Commentary | May 2, 2017

Tell-Tale MRAPS

By Christopher J. Lamb Op-Ed

A recent article in the Washington Free Beacon, “Biden Used False Data to Smear Marine Corps over Armored Vehicle Request from Iraq,” accomplishes the rare feat of politicizing a bipartisan issue; blackguarding both parties erroneously; and unnecessarily embarrassing Secretary of Defense Jim Mattis. The April 24, 2017 article by Bill Gertz reports on a new unpublished study by retired Marine, Steve Chill. Chill participated in Marine Corps decision making on the Mine-Resistant, Ambush-Protected (MRAP) vehicles used to protect servicemen in Iraq and Afghanistan. Chill wrote his study to “correct the record” and prove the Marine Corps did not “drag its feet” in deploying MRAPs. Gertz and Chill get the story wrong, and thus obscure the lesson the Pentagon should have learned from the MRAP experience, which is that its decision making processes need reform. 

MRAPs are heavily-armored vehicles with high clearance and v-shaped hulls designed from the ground up to reduce casualties among personnel subjected to mine explosions, improvised explosive device detonations, and small arms fire. The Pentagon did not deploy MRAPs en masse until almost 5 years of fighting had passed, and then only after decisive intervention from then-Secretary of Defense Robert Gates. More than 10,000 MRAPs were fielded within 18 months, but the debate continued about whether the effort was wasteful and unnecessary or cost-effective and essential. 

For example, Gertz cites a study by economists arguing the $600,000 MRAPs were "no more effective at reducing casualties than medium armored vehicles” despite costing “roughly three times as much.” However, he ignores a rebuttal that demonstrates the study’s methodology was flawed. Among other things, it evaluates “effectiveness” in terms of fatalities and ignores wounded soldiers. By 2008, the casualty rate (injured and killed) for troops in MRAPs was six percent, compared with a casualty rate of 22 percent rate for the up-armored Humvee. That is a huge difference since it is far less expensive to protect than replace personnel. Replacing a vehicle full of experienced enlisted personnel costs more than the price of an MRAP. And as Senator Joseph Biden (D–DE) pointed out in a speech from that period, MRAP costs are also more than offset by avoiding expensive care for injured soldiers who would have been protected if riding in an MRAP instead of a Humvee.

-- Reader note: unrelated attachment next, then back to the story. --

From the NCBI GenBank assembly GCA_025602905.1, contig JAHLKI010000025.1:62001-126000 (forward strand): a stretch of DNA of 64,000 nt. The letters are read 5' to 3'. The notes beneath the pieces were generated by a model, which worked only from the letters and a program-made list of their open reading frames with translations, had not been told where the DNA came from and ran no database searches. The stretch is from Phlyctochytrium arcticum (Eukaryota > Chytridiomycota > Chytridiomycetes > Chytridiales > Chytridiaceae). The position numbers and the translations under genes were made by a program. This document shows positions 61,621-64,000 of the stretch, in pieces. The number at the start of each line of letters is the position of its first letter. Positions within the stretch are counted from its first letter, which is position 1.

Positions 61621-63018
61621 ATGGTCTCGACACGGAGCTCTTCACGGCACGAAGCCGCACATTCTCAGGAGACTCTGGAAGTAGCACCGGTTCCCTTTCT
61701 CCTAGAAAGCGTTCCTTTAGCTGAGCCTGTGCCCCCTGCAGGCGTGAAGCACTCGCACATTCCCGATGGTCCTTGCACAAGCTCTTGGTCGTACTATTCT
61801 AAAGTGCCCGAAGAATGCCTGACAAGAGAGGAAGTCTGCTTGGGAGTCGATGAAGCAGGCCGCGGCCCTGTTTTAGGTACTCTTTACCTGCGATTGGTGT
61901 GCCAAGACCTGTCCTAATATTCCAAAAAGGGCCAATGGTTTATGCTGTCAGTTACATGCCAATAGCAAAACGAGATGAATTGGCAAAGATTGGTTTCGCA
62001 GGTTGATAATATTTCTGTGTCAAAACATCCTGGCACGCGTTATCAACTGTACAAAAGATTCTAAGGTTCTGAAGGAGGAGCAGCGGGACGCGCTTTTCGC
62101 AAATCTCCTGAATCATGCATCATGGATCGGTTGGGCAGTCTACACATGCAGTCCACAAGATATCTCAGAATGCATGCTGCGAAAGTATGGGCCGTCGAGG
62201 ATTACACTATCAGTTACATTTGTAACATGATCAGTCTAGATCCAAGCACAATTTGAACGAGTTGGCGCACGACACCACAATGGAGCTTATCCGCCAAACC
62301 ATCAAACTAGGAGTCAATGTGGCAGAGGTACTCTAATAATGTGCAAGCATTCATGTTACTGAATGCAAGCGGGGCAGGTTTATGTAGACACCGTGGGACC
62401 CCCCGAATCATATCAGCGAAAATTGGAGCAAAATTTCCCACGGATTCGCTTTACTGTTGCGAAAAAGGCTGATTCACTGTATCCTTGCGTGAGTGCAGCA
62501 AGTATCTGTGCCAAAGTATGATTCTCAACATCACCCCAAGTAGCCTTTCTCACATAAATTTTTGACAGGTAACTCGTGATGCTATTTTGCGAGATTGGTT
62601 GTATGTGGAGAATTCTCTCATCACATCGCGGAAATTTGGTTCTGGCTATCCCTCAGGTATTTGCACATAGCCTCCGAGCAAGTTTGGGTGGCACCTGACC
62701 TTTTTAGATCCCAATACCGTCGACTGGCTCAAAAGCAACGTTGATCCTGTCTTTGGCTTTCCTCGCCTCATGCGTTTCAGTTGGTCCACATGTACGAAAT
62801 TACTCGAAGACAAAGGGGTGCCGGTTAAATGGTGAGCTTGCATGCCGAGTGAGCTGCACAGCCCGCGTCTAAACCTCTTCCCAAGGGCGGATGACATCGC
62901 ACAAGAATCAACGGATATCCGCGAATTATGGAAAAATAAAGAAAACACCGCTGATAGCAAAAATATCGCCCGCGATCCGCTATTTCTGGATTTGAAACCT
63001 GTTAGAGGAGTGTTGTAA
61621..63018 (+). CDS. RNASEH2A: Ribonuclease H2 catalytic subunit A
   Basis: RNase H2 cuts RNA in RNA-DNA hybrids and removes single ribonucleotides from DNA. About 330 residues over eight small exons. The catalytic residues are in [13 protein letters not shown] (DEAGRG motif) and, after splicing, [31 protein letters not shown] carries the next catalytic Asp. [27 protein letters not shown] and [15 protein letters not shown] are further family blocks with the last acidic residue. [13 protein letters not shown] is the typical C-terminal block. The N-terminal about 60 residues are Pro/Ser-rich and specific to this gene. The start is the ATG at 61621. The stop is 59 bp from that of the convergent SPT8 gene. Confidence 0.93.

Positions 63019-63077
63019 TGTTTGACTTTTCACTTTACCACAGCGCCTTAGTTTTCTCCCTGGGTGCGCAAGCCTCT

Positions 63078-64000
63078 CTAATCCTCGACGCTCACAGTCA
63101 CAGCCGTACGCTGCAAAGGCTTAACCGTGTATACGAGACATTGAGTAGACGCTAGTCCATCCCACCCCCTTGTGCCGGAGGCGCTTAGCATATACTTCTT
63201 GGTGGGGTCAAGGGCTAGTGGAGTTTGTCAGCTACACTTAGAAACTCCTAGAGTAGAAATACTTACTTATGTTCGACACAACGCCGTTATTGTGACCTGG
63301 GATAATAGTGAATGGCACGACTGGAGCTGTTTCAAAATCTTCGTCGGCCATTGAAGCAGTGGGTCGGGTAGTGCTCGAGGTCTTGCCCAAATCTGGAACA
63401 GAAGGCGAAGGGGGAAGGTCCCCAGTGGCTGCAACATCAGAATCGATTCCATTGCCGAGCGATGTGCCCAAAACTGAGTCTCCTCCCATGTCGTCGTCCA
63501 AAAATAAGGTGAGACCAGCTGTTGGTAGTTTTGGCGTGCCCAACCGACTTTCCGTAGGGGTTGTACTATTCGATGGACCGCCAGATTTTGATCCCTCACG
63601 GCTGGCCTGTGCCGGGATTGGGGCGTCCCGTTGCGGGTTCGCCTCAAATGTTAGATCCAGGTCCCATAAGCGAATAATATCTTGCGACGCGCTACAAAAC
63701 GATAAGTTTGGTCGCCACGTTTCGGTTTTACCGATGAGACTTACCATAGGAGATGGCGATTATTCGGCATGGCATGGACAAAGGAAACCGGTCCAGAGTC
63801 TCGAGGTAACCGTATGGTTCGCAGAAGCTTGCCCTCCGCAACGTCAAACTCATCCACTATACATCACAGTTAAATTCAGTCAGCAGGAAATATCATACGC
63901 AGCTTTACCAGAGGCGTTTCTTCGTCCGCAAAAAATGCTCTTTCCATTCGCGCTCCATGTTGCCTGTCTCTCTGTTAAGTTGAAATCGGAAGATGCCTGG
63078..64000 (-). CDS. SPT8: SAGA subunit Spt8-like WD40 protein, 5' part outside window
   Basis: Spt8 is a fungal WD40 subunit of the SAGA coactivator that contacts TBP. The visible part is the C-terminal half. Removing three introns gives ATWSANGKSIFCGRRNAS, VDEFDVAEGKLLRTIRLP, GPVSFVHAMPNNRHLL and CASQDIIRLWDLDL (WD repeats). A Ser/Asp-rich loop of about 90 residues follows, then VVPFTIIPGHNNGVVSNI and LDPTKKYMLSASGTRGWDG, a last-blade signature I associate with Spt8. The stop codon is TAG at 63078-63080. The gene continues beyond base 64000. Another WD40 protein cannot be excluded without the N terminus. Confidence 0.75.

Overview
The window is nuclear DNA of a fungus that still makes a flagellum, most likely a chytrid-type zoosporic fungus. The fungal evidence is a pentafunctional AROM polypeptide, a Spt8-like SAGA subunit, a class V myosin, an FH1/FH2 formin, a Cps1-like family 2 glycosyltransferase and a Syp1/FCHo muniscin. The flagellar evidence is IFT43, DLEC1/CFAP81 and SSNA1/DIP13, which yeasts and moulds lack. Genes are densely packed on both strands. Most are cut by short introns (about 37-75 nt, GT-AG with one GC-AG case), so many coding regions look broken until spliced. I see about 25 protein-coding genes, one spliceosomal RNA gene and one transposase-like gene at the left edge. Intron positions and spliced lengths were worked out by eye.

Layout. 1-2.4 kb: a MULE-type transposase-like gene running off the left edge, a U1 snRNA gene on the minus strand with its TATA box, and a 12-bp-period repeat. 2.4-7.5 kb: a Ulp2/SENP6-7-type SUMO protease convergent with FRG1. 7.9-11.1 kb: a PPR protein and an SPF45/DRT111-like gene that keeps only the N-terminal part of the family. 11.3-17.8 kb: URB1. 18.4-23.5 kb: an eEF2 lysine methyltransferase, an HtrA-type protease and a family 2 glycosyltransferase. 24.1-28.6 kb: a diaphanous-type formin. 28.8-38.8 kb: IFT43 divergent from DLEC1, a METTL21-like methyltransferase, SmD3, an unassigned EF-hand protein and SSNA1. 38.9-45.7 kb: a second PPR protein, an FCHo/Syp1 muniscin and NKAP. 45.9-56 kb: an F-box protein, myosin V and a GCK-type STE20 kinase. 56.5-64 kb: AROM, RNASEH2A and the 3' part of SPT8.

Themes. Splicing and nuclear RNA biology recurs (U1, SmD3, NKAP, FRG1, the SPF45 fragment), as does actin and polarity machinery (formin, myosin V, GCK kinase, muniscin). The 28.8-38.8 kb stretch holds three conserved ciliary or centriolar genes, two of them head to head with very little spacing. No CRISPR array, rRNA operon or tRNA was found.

But Gertz got more wrong than just his citations; beginning with the title of the article. His headline highlights Chill’s accusation that Biden led “Democrat-driven public accounts accusing the Marines of failing to protect their troops by delaying requests for armored vehicles” in order to “attack then-President George W. Bush over Iraq.” In reality, Congress’ concern about slow deployment of better armor was always a bipartisan issue, and had been for years before controversy over Iraq reached a boiling point in 2007. 

As an NDU study on MRAPs made clear, the quest for better armor was a bipartisan concern for both representatives and senators. As early as February, 2004 Representative Duncan Hunter (R–CA) was leading the charge against the Pentagon on this issue. He even had his own armored gun truck built and driven to the door of the Pentagon to dramatize what could be done quickly with few resources in spite of Pentagon excuses. Senators from across the political spectrum—including Biden but also Republicans like Ted Stevens (R–AK)—weighed in on what Missouri Republican Kit Bond decried as an unacceptable “set of bureaucratic delays” in fielding MRAPs. In short, both parties and chambers of Congress cared deeply about the issue and did so from early on. 

The article also errs in asserting reports of “foot dragging” were “false and misleading.” Chill appears sincere, but his research is a mix of opprobrium and obfuscation. Understandably, he is upset by attacks on those making MRAP decisions. Assessing military requirements is incredibly complex and difficult. Reliability, maintainability, mobility, agility, deployability, versatility, survivability and affordability all have to be considered and compared against numerous alternatives. There is always room for debate, and no one in the debate should assume moral superiority. Yet as Representative Hunter observed, the major advantage of MRAPs over Humvees is clear: “It’s a simple formula. A vehicle that’s 1 foot off the ground gets 16 times [the blast] impact that you get in a vehicle that’s 4 feet off the ground,” i.e. an MRAP.